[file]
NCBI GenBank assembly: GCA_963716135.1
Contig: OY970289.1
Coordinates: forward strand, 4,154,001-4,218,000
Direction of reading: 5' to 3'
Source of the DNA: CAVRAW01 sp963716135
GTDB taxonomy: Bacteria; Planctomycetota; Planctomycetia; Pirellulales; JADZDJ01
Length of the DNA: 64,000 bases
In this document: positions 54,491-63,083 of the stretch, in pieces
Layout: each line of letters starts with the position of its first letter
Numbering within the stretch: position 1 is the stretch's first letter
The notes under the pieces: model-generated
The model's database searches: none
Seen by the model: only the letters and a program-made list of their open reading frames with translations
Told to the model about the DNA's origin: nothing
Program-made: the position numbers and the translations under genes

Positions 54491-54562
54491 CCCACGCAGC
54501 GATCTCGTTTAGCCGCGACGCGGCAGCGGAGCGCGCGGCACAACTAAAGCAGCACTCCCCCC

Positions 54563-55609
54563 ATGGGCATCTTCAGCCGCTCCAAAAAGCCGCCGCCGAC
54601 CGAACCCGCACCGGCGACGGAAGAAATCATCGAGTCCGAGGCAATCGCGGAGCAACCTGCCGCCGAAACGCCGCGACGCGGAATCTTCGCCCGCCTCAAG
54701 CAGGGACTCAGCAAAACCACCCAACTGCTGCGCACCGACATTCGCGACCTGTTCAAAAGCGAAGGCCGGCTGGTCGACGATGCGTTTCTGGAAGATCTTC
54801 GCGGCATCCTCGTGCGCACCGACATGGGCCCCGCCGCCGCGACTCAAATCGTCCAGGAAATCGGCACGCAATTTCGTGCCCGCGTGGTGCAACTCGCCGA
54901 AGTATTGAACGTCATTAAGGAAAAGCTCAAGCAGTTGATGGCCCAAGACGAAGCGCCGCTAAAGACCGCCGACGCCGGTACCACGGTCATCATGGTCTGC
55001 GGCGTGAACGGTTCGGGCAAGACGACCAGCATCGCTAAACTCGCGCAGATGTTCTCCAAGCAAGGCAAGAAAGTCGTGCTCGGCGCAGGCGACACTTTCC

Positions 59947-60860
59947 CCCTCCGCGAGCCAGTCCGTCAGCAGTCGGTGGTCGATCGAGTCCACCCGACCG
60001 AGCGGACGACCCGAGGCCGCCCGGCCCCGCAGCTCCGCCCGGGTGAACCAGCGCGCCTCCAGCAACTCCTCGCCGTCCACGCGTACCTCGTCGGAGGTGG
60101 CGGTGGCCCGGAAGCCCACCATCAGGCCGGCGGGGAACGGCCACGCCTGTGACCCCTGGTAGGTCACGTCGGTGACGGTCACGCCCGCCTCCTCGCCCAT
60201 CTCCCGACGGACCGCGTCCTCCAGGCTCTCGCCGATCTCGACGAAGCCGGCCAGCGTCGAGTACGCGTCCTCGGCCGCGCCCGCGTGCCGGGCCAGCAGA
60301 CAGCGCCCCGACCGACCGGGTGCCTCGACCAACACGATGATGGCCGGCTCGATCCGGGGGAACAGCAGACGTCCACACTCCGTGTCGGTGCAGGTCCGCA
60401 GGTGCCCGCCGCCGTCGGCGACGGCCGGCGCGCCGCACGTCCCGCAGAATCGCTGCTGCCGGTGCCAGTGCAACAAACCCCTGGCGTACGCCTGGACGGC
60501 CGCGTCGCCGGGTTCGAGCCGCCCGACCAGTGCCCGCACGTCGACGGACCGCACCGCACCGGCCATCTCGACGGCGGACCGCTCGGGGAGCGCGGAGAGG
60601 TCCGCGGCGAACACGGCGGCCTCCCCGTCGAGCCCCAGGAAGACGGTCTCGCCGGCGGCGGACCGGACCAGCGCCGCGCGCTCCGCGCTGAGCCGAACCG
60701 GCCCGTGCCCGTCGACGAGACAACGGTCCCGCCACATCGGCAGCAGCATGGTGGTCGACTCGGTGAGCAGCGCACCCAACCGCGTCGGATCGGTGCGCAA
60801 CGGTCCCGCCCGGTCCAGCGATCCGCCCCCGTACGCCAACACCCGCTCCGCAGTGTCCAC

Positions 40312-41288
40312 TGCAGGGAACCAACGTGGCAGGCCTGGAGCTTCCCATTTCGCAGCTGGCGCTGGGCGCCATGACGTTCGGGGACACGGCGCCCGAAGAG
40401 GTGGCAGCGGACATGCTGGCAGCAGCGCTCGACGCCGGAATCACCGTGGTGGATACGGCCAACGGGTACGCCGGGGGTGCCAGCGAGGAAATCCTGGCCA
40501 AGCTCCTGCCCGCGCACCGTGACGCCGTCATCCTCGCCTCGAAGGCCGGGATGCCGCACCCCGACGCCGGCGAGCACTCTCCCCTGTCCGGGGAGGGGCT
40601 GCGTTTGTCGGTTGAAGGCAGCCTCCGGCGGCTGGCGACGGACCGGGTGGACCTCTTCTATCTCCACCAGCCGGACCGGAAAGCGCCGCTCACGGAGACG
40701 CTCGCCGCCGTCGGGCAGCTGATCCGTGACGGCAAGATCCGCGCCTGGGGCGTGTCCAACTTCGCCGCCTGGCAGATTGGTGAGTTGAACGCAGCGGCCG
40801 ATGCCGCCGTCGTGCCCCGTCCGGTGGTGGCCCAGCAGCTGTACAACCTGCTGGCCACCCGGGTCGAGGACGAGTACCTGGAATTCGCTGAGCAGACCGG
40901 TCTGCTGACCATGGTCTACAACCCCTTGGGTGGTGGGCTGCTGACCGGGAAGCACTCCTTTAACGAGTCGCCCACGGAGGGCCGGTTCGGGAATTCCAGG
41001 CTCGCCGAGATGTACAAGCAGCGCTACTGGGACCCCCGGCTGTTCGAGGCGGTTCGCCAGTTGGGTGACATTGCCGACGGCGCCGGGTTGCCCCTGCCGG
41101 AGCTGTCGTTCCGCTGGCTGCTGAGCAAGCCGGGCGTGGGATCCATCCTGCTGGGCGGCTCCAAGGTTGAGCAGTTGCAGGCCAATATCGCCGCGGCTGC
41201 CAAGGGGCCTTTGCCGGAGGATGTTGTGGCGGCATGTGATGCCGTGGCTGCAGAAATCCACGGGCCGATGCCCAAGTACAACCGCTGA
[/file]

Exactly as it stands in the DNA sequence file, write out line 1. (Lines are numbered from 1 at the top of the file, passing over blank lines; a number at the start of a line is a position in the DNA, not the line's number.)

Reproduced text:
NCBI GenBank assembly: GCA_963716135.1